One of the issues with home automation in my home is that the house was built around 1967 and retrofitting is a real pain. I have ran a few Cat5 drops to the upper floors, and there are several downstairs, but the reality is any solution must be wireless. At this point it seems Z-wave will work reasonably well for the motion, thermal, fire and humidity sensors. We will see once I have a controller configured and working. One of the other issues is getting the USB port on the VMware server to map through to my Win2008 instance. I believe I have this working. I used a simple USB memory stick to test with, and after a few hours I seem to have it working consistently. This whole project is going to take several weeks to get configured and then test. Testing will be extremely important as it has to be able to survive power outages and other potential problems. So far though I am reasonably confident that this will not only work, but allow me to control the house from anywhere in the world.

Need a decent image gallery

clock March 11, 2011 03:27 by author Bald Turtle

I've added some thumbnails linked to pics in the Workshop section, but still only thumbs in the Gallery.  I can't seem to come up with a solution I like that will allow me to show captions, thumbnails and scale dynamically.  And I want something that will not force me to use popups or new pages.  I'd like to go with a Silverlight app but I am too lazy to learn it myself, I'd much rather use someone else's code Cool

BlogEngine.NET - this is a very cool application

clock March 1, 2011 23:47 by author Bald Turtle

I have spent some time now working with this project and I am really very impressed.  This is the first open-source project I've used that is this complex.  The code base is really very complete.  There is nothing stopping me from customizing the app in any way that I want.  And there are literally thousands of hours in this project.  If this was a project for a medium sized corporation I would SWAG it at $350k plus for the initial release, and then you have at least one major update.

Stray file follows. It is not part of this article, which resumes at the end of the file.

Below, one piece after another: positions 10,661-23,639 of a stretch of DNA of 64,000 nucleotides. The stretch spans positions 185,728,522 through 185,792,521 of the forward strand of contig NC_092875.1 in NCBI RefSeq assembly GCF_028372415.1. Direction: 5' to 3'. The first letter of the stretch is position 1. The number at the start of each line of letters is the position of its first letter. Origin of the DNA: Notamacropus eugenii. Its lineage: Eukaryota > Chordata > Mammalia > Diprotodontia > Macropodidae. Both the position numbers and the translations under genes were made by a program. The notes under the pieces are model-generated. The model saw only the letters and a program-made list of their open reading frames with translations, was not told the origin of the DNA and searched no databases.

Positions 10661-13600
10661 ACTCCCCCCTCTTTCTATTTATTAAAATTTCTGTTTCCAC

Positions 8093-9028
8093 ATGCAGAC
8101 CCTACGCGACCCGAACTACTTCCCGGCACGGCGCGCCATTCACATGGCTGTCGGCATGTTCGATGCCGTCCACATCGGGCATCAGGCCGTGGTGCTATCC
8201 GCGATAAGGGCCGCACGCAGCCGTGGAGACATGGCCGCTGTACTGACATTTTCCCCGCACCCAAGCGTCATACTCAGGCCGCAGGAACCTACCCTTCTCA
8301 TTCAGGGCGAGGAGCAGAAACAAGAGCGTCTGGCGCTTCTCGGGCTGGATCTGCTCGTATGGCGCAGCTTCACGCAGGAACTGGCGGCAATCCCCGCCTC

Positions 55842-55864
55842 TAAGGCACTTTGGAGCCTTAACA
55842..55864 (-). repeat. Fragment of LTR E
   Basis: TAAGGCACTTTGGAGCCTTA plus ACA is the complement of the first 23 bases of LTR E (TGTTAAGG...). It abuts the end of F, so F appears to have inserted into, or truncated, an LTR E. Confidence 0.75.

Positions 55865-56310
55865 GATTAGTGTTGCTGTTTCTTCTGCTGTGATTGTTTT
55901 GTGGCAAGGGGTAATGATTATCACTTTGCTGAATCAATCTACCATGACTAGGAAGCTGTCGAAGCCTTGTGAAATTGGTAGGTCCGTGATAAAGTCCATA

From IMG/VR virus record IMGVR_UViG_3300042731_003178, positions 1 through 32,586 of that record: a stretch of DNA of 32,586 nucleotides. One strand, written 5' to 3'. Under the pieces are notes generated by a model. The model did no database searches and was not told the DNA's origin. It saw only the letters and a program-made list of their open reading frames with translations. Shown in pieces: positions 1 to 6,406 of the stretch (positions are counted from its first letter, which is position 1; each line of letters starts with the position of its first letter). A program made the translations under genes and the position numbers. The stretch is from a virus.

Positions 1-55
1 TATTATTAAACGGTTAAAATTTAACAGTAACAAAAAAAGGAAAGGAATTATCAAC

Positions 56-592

Don't get me wrong it has some rough edges, but so far I have not had a functionality failure.  My only beef is with the way it displays and does some things.  But all of those I can tweak how I want, and honestly other people might not want those changes.  Documentation is kinda weak, but not bad and better than many projects I have been on.  The rather funny part is I have not went back to the docs one time so far, the comments in the code have been all I needed.   How many projects can you say that about?

Its a one or two minute download and free.  Amazing.

Downloaded BlogEngine.NET 2.0 - Web App Fork

clock February 26, 2011 22:50 by author Bald Turtle

Tin Turtle is hosted by DiscountASP.NET along with Mindspear Technologies.  I've been using them for a while and hosted at least 3 sites for clients with them.  They have a great reputation as well as all the latest MS software.  I can use Server 2003 along with SQL 2005 and duplicate my development server at home.  That is a huge plus because I don't like surprises, and I would like to bring the hosting of those sites back to my server when I get a new firewall.

BlogEngine 2.0 was released on 1/1/2011 and I was still using the 1.6 codebase.  I had to pull down the latest release, bring it into VS and then push it up to SourceAnywhere.  No big deal, except I am in China.  My upload speed is about 16 kbs. When I can maintain the connection. China Telecom DSL... gotta luv it.  So I get that out of the way, get the app running locally and decide to ftp up to the host.  I know - but I figure I get it up once and then I just have to push up the individual files when I do an update.